The Former Palace (affectionately nicknamed Wang Doem) is situated on the banks of the Chao Phraya River at the mouth of Bangkok Yai Canal, next to Wat Arun (The Temple of The Dawn). Sitting on the opposite bank from Bangkok’s Grand Palace, Wang Doem represents a crucial period in the history of the Kingdom of Siam.
It was the ruling palace of the City of Thonburi, which was established by King Taksin the Great in 1768, after he recaptured Siam’s independence from Burma. Since Ayutthaya (the previous Siamese capital) had been totally razed by the Burmese invaders, King Taksin established Thonburi as his capital city instead.
Though the reign of King Taksin the Great lasted just 12 years (1770-1782), he set the Kingdom firmly back on the path to independence and national pride, having restored both the country itself and the spirit of the people. Thonburi remained the capital of Siam for 15 years, until it was decided to move across the river for reasons of strategic defense. The location of the old city of Bangkok is nestled by the Chao Phraya on three sides, making it easier to defend.
Even after the move, the Former Palace retained its crucial importance because of its ‘Wichai Prasit’ Fort. Also called ‘Wichai Yen’, this fort was built during the reign of King Narai the Great of Ayutthaya Kingdom. Wichai Prasit Fort was an essential line of defense to protect Bangkok from invaders.
Besides its administrative and military glories, the Former Palace was the place where Kings Rama III and IV of the Chakri Dynasty were born. In 1910, King Rama V donated the palace to the Royal Thai Navy School. It still serves as the headquarters of the Royal Thai Navy.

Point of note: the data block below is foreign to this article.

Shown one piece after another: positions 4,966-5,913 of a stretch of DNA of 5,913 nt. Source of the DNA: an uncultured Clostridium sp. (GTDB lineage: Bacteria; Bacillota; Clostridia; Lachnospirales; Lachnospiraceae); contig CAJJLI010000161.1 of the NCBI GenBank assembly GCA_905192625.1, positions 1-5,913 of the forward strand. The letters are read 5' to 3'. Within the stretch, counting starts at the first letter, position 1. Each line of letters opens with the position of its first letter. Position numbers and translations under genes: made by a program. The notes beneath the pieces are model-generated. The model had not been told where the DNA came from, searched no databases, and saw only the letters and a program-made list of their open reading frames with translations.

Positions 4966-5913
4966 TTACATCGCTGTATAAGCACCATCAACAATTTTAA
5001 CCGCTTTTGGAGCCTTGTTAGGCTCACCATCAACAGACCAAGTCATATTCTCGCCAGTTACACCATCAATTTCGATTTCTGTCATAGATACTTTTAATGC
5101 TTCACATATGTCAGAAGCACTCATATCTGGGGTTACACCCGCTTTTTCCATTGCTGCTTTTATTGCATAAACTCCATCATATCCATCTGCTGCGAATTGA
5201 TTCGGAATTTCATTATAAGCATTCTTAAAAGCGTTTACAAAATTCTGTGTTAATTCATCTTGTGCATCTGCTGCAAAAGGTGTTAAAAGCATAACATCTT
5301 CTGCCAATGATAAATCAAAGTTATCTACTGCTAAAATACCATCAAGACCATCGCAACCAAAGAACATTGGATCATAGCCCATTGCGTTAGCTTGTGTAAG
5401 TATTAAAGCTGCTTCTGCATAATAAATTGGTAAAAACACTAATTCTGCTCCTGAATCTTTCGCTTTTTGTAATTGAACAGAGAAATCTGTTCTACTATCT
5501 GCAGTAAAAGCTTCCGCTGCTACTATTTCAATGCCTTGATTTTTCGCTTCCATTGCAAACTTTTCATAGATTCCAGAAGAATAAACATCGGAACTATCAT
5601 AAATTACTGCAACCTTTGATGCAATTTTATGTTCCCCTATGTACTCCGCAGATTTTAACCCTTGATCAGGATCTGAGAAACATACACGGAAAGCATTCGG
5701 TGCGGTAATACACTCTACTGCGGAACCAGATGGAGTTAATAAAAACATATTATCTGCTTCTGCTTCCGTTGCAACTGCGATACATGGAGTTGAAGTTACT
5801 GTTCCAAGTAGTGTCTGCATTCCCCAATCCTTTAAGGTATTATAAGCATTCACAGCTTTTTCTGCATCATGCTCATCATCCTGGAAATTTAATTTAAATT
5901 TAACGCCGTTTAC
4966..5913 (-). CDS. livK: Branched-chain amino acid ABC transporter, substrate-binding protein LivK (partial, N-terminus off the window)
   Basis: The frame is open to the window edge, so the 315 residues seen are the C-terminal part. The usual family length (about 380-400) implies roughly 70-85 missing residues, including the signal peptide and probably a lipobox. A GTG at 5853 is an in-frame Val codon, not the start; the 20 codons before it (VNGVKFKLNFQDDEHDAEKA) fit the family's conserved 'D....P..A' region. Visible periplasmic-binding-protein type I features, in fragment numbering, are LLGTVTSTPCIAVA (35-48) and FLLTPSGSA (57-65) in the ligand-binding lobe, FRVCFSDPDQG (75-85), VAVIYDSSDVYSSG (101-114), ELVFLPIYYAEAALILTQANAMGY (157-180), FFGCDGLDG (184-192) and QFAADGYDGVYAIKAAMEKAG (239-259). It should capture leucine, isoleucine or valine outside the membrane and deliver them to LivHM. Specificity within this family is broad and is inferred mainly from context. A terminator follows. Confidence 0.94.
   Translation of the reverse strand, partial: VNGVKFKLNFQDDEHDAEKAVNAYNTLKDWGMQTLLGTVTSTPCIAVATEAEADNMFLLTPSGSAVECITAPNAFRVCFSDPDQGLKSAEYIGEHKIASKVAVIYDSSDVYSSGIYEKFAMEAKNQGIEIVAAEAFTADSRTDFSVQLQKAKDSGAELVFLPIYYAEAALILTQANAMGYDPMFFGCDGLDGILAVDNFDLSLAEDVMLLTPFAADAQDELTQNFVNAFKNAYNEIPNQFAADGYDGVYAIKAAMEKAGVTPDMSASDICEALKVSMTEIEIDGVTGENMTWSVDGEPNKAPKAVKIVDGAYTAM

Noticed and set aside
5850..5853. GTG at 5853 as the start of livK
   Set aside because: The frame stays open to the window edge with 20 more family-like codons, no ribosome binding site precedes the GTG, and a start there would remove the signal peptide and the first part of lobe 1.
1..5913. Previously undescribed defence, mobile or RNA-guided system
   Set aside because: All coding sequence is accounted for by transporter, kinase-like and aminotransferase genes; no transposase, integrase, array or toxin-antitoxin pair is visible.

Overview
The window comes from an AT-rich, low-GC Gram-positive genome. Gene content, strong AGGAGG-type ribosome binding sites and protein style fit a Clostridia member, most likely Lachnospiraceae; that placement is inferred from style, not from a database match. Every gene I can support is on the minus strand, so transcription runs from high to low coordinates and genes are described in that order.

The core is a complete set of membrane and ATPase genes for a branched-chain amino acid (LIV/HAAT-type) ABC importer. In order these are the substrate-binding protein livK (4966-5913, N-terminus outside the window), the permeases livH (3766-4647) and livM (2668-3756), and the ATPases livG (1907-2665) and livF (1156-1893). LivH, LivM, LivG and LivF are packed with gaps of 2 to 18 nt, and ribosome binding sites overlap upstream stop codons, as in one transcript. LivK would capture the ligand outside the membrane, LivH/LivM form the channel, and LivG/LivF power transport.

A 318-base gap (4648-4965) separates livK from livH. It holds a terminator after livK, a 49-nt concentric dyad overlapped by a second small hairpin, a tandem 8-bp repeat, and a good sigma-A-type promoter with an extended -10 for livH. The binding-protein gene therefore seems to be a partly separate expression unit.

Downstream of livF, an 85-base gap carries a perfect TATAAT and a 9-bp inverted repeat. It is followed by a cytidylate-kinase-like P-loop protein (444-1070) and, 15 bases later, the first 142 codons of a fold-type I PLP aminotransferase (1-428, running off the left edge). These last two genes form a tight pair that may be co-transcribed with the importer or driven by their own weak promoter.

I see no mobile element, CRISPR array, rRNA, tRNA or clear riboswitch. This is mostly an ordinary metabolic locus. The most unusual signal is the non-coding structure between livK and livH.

Buildings of the Former Palace:
The Principal Audience Hall is a Thai-style building, its roof adorned with magnificent Naga and swan stuccos. Formerly, this was the audience hall in which visiting officials were received in state. In front of the hall is an open pillared verandah covered by a saddle roof containing a throne from which the king would grant audiences.
The Royal Residence contained the Royal Bedchamber and living quarters.
The twin buildings were built in a blend of Chinese and Thai architectural styles. At present, the big building exhibits King Taksin’s great works for the Nation, as well as paintings, utensils and maps, while the small building displays information concerning warfare, exhibited through maps and paintings.
Phrabat Somdej Phra Pinklao’s Royal Residence was built according to Western-style architecture. The upper floor was formerly the residence of King Rama IV’s younger brother, the beloved Phrabat Somdej Phra Pinklao. In fact he was so well loved that he was considered to be the 2nd King of Siam. The ground floor served as the dwellings of royal servants and court officers.
At present, the building’s upstairs exhibits Phrabat Somdej Phra Pinklao’s work, as well as serving as a library, while the downstairs displays coin and currency exhibits, exquisite nielloware, and ancient Thai pottery.
King Taksin’s Shrine and Wichai Prasit Fort are two other amazing buildings located on the palace grounds. They have both been renovated and are well-maintained.
For further information contact the Foundation for Conserving the Former Palace (Phra Ratchawang Doem), Royal Thai Navy Headquarters, tel. 0 2475 4117. Admission is 60 baht for the public and 20 baht for students. The palace is open from 8.30am – 4pm everyday, except public holidays.